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Try these savory Southern gravy recipes at home

Photo Credit: Chef Jeffrey Gardner


Try these savory Southern gravy recipes at home

Boasting numerous methods, preparations, and flavor combinations, gravy could practically be a religion in the South. In this recipe roundup, we highlight three distinct gravy recipes you can try at home tonight.

A little background first: typically, gravy starts with some combination of fat and flour cooked together as a roux, with added flavorings or aromatics, and cooking liquid such as chicken stock or milk. Gravy can be enjoyed with breakfast, lunch, dinner, or even dessert: yes, chocolate gravy is a real thing.

Sausage Sawmill Gravy
Comedian Jim Gaffigan once quipped, “The reason people move slower in the South is because they’re all full of biscuits and gravy.” While that statement may or may not be true, I have not been deterred from enjoying a delicious plate of biscuits and gravy at home. You can use a store-bought breakfast sausage if you prefer; however, making your own is incredibly easy. After making this recipe many times, I’ve experienced more success by removing the sausage from the pan after browning, then building the gravy rather than adding the flour with the sausage still in the pan. Aside from the depth of flavor from the sausage, black pepper should be the gravy's most noticeable flavor note.
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Creamy Tomato Gravy
Rooted in Appalachia, tomato gravy could soon be the next breakout star in Southern cuisine. Using bacon fat or fried chicken drippings gives the acidic gravy just enough richness and umami flavor, making it perfect for serving atop fried chicken, fish or hot biscuits. For a true Appalachian interpretation, substitute yellow cornmeal for the flour. In a happy coincidence you then create a gravy that's also gluten-free.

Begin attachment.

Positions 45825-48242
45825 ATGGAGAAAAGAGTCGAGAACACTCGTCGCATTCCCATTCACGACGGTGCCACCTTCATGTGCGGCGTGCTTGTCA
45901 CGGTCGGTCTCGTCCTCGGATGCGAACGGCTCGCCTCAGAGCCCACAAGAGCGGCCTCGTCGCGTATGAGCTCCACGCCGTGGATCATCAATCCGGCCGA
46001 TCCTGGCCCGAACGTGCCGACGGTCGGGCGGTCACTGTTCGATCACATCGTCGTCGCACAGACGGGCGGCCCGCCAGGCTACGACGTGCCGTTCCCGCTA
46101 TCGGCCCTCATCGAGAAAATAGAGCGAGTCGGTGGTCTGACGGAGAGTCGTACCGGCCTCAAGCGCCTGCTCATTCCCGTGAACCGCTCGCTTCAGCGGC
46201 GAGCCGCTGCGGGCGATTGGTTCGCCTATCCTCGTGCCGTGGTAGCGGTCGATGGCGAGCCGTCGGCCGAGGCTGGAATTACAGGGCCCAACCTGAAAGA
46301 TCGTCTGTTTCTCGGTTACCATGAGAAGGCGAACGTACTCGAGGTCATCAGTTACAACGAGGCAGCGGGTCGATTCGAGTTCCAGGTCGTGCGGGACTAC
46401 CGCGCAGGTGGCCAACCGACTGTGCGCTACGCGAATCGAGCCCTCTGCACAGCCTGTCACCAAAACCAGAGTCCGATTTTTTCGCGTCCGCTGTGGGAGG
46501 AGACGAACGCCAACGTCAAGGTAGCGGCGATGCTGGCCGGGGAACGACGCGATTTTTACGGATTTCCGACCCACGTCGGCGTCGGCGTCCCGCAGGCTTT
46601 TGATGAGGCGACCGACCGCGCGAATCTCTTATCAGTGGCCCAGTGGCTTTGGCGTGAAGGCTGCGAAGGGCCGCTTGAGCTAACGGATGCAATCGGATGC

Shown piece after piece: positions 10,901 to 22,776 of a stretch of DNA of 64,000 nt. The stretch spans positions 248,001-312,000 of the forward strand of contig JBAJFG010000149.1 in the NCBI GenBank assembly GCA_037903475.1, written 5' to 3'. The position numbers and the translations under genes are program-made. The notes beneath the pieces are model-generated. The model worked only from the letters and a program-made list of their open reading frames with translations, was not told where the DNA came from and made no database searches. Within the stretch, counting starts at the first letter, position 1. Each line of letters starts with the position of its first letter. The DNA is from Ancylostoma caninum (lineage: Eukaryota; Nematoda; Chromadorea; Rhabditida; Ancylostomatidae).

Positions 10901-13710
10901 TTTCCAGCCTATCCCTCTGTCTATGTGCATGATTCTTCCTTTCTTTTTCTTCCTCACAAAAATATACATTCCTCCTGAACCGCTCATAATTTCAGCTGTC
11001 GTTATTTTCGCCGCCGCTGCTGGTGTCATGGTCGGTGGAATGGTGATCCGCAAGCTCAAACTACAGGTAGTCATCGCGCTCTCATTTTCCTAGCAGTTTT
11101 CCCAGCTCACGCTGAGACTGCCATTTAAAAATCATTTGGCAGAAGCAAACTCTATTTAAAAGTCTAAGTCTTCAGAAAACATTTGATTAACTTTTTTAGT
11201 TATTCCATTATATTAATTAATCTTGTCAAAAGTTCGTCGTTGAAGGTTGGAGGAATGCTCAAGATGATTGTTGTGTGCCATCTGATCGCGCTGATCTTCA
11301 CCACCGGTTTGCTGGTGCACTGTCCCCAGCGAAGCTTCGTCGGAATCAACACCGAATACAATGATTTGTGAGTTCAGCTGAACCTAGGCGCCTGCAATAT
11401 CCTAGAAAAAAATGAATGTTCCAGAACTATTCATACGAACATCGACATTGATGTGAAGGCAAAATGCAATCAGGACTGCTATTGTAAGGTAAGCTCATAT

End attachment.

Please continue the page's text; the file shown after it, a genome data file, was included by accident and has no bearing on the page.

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Sauteed Chicken Livers with Shallot Gravy
Chicken liver can be a polarizing ingredient, but pairing it with country ham and shallot gravy truly honors the humble and nutrient-rich meal item. Cooking the shallots slowly will enhance their natural sugars, and blending them in the sauce will negate the need for much roux by providing most of the sauce’s body. A touch of vinegar after blending will also brighten up finished gravy, adding a nice touch to the livers' richness. One major piece of advice: use a splatter screen when cooking livers, as they tend to pop in hot oil.
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Author image

Chef Jeffrey Gardner is a native of Natchez, Miss., and a graduate of Millsaps College and Johnson & Wales University. He lives in Atlanta and has served as sous chef for popular restaurants South City Kitchen Midtown and Alma Cocina. In 2013 he became executive chef for East Cobb restaurant Common Quarter and was named one of ten “Next Generation of Chefs to Watch” by the Atlanta Business Chronicle. He has appeared on TV shows including Food Network’s Chopped and Cooking Channel’s How to Live to 100, and also filmed a series of healthy cooking videos with retired pro wrestler and fitness guru Diamond Dallas Page. In his spare time, he enjoys traveling the world with his wife Wendy, watching game shows and “spending all his money on Bruce Springsteen concerts.”

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